How the Bank of England could start to reverse its huge stimulus – .

How the Bank of England could start to reverse its huge stimulus – .

LONDON, Aug. 2 (Reuters) – The Bank of England may this week shed some light on how – and when – it could reverse its ten-year stimulus package, even if it continues to buy bonds for now. as part of its 895- billion pound quantitative easing program.

The BoE has been working since February on how to start tightening its policy. It is expected to be among the first of the world’s major central banks to begin the process of weaning its economy from stimulus measures.

The BoE said its review of how to coordinate or sequence a hike in interest rates and sales of its government bond stock would not signal an impending policy change. Instead, he wants to guide the public and the markets on his future plans.

The BoE’s benchmark discount rate is at an all-time high of 0.1% and its bond purchases, which began in 2009 during the global financial crisis, are approaching 40% of gross domestic product, or double from before the pandemic.


The BoE said it will publish the review before the end of 2021. Many economists expect it to accompany its latest policy announcement and forecast on Thursday. BoE politician Gertjan Vlieghe said on July 26 that the review would come “soon”.


Current forecasts, which date back to June 2018, indicate that the BoE will not begin to unwind QE and will reinvest the proceeds from maturing gilts until the discount rate is close to 1.5%. .


Existing forecasts make it unlikely that the BoE will start unwinding QE before the next downturn, and over time its holdings could represent an ever larger share of the bond market.

Rates have fallen globally since 2018 and five-year gilt yields hover around 0.3% – well below around 1.2% when the forecast was released – suggesting markets are not expecting to that the BoE’s rates will hit 1.5% anytime soon.

Governor Andrew Bailey called the guidelines “too prescriptive.” He wants to ensure that the BoE has sufficient leeway – in the form of bonds available for purchase from investors – to deal with future crises.

Some lawmakers argue that the scale of QE distorts financial markets and gives the impression that the BoE is financing government spending, undermining its credibility.


The BoE set the 1.5% threshold to ensure it could cut rates significantly if the economy needed help after it started unwinding quantitative easing.

At the time, the floor on which the BoE’s rates could fall was estimated at 0.25%. But the BoE said in February that it was possible to cut rates below zero, giving itself leeway to start selling bonds earlier than expected.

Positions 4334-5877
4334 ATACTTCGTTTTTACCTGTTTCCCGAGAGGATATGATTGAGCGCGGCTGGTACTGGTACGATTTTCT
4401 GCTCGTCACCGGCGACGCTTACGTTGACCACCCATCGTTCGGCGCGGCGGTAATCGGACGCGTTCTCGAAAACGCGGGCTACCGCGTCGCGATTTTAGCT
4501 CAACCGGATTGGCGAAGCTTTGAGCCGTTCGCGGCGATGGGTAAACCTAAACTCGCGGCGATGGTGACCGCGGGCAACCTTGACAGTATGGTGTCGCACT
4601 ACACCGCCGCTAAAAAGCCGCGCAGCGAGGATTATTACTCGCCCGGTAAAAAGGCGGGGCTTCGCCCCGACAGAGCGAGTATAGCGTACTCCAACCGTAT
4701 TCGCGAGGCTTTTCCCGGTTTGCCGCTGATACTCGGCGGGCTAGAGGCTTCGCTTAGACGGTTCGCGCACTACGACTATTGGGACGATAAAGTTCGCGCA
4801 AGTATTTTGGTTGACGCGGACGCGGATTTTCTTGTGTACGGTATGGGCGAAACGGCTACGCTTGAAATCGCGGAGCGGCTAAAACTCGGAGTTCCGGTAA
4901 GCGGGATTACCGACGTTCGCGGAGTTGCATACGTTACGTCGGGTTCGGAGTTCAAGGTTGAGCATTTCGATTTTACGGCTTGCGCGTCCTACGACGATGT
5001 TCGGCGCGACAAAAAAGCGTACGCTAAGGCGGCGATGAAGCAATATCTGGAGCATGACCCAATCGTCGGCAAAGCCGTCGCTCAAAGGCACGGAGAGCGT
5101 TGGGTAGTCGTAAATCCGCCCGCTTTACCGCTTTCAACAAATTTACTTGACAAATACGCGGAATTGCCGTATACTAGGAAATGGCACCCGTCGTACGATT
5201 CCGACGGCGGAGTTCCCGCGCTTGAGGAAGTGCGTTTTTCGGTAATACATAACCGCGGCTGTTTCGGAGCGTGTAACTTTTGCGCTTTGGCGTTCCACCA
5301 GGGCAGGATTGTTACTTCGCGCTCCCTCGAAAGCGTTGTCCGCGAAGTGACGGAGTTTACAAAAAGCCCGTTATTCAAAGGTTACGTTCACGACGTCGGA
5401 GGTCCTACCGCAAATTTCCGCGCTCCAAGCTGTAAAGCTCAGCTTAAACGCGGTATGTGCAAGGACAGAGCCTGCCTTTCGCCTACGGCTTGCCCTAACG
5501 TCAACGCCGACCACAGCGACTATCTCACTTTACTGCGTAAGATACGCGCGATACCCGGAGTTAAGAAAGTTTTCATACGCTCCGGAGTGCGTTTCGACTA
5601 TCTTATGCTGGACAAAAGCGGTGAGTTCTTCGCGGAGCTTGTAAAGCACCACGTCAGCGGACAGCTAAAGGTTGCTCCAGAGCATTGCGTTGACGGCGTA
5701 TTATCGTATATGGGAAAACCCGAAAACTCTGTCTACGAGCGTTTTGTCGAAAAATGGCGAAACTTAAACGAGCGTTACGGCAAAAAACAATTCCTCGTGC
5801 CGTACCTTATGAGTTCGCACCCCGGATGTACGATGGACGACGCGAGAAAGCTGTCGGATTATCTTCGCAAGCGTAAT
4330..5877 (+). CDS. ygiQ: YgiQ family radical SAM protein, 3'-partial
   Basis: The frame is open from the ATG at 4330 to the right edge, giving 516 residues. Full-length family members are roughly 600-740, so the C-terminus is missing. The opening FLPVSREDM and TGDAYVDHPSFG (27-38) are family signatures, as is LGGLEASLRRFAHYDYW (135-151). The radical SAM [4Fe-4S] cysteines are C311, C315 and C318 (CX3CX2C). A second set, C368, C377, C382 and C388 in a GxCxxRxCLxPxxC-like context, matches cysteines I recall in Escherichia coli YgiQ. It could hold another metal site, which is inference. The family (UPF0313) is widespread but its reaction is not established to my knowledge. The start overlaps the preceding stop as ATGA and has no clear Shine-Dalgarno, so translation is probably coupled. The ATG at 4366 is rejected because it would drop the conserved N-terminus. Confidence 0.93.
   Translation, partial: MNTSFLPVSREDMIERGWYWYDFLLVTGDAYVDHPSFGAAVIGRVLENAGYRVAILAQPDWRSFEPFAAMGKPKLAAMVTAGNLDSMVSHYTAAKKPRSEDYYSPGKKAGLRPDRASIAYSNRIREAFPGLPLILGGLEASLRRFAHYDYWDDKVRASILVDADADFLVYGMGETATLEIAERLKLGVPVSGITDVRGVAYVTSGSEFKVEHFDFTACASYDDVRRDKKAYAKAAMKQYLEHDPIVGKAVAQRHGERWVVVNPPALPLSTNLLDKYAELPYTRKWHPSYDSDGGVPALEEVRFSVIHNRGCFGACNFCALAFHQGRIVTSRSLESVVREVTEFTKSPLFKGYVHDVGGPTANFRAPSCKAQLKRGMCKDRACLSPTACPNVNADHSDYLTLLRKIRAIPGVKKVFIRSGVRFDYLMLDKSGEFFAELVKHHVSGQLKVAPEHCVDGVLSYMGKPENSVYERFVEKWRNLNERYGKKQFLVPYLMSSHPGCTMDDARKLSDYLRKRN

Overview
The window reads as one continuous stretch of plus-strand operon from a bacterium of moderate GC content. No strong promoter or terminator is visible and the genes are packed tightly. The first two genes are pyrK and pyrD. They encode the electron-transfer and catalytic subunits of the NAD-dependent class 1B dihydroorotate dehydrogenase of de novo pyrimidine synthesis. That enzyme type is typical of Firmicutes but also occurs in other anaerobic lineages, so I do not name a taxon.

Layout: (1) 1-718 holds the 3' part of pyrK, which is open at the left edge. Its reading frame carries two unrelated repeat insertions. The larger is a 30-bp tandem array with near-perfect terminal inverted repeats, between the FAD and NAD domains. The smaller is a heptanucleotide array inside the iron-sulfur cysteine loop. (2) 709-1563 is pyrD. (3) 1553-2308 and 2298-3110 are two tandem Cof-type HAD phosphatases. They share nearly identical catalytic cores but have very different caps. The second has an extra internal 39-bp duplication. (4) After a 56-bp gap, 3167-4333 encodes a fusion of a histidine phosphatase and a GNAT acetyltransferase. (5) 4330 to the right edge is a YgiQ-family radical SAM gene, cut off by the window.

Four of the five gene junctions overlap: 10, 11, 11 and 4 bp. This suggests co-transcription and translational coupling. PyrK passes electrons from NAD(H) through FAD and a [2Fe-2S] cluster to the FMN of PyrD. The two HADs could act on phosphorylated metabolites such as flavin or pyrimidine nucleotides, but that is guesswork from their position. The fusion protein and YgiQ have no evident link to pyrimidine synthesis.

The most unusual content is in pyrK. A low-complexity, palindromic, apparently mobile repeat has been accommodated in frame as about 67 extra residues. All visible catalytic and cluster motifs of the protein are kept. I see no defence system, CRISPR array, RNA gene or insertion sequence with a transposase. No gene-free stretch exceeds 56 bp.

Bailey also referred to the “state” impact of QE. Rather than always having the same effect on yields, bond purchases can take them down sharply in times of market turmoil, while a slow selling pace in calm times might exert little pressure on the market. increase in borrowing costs.


The main focus for investors is the threshold of the discount rate at which the BoE could begin to reverse QE, turning the market’s biggest government bond buyer into a major seller.

The options include:

– Lower the discount rate threshold to 0.5% -0.75%

This would be a fairly conservative option and effectively take into account a new lower bound for the discount rate from -0.5% to -0.75%. Citi analysts say it’s probably the expectation of consensus in bond markets. Bond sales are reportedly far away: markets don’t price the BoE at 0.5% before the end of 2023, while reaching 0.75% could happen until 2027.

– Lower the threshold to 0.25%

This could allow the BoE to start reversing QE at the end of 2022. Markets are currently forecasting a first rate hike of 0.15 percentage point to 0.25% by August 2022. Most economists believe that it will be later. Long-term bond yields would likely rise relative to medium-term bond yields on this news, Citi predicts.

– Fully scrap threshold

This would be the more drastic option, allowing the BoE to start reversing QE before raising rates, possibly as early as 2022, shortly after the current buyout program ends.

This might appeal to policymakers who fear that a rate hike could derail the recovery, but believe that a modest pace of bond sales would do little to drive up borrowing costs.


One way for the BoE to reduce its holdings in gilt without selling bonds is to simply stop buying new ones when existing bonds mature, as the U.S. Federal Reserve did in 2017.

While simple, this would lead to an uneven pace of tightening, with £ 34bn of bonds maturing in 2022 and 2023, dropping to £ 74bn in 2025 and falling to £ 50bn in 2026.

The BoE may prefer to set targets for reducing bond holdings and pursue some reinvestment or maintain additional sales if necessary. It would also give him better control over how yields move for different bond maturities.

($ 1 = 0.7191 pounds)

Reporting by David Milliken Editing by William Schomberg and Christina Fincher

Our Standards: The Thomson Reuters Trust Principles.


Please enter your comment!
Please enter your name here